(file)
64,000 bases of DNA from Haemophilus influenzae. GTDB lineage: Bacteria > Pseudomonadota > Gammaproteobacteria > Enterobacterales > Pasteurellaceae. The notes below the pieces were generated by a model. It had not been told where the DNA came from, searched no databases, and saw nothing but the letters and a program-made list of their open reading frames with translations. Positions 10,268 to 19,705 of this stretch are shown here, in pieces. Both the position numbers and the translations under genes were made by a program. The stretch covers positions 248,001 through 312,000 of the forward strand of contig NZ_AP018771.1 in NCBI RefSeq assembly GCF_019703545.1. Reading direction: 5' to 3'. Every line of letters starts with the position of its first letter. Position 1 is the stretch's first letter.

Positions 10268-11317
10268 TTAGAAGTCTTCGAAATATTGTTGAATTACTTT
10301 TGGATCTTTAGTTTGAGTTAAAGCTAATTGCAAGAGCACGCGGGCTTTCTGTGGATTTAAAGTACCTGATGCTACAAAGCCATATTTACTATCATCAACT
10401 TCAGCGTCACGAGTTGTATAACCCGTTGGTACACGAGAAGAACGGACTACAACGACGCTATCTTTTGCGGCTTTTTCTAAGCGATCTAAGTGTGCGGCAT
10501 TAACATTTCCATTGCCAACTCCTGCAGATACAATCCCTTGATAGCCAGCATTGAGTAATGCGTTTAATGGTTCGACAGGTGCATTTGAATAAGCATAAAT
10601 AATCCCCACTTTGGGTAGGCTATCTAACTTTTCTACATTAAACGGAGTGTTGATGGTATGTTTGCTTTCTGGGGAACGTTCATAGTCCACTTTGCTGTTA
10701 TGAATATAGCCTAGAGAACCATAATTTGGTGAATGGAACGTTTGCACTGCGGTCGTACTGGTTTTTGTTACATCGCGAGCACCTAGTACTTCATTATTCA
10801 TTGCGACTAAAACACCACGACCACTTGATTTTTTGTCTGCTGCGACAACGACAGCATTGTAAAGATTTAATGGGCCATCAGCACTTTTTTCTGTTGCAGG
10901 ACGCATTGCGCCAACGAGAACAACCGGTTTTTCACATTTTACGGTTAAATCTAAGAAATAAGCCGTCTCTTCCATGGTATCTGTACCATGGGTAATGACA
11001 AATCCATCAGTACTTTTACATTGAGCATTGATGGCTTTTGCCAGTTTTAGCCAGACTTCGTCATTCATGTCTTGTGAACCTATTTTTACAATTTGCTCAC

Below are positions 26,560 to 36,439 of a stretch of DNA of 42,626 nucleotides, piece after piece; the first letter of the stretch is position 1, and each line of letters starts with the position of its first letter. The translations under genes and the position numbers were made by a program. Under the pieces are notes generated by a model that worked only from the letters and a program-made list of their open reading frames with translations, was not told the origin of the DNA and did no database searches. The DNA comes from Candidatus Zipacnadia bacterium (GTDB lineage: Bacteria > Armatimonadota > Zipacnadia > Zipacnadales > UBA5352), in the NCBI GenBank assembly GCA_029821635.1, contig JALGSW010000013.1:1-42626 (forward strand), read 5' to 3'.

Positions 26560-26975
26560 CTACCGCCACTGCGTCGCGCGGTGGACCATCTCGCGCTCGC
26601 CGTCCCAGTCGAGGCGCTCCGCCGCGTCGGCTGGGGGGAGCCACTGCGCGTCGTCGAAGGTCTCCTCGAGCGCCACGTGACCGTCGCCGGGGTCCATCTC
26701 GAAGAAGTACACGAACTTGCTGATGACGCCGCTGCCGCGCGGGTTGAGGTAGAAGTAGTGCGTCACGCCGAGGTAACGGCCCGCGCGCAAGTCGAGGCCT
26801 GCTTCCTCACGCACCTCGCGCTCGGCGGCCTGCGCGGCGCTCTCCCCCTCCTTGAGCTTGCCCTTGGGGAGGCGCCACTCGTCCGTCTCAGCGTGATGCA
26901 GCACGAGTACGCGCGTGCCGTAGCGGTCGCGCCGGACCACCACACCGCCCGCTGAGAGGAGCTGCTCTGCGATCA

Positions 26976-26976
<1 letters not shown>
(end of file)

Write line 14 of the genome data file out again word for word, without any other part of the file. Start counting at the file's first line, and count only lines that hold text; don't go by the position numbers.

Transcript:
26560 CTACCGCCACTGCGTCGCGCGGTGGACCATCTCGCGCTCGC